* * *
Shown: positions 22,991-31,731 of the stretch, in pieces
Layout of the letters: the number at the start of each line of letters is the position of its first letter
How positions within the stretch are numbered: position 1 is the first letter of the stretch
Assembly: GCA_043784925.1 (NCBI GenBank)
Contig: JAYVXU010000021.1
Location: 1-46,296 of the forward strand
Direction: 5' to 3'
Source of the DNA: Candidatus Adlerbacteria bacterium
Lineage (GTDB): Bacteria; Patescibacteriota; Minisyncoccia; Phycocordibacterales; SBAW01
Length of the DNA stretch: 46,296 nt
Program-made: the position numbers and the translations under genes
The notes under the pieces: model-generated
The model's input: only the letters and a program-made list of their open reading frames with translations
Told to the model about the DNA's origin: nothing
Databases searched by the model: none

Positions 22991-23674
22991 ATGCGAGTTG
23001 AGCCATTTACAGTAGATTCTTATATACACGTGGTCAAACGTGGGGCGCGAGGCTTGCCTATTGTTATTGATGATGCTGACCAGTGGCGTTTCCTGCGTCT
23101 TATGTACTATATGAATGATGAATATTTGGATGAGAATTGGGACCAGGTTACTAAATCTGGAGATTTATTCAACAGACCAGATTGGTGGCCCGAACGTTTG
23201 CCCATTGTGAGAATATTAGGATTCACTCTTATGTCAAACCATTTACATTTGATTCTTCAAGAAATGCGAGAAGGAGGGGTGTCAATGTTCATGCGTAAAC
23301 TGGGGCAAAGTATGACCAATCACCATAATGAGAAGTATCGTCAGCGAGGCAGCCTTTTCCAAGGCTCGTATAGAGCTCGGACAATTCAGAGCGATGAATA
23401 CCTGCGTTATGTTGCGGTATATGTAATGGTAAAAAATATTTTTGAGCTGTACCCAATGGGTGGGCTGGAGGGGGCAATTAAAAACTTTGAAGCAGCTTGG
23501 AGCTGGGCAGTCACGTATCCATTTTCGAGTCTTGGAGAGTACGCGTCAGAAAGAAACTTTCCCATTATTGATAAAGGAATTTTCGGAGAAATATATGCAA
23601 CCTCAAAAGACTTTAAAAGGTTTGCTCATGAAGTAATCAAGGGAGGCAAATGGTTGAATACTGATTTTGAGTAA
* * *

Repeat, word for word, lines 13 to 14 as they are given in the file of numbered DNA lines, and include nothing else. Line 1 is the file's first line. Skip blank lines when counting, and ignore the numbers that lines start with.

The model's input: only the letters and a program-made list of their open reading frames with translations
Told to the model about the DNA's origin: nothing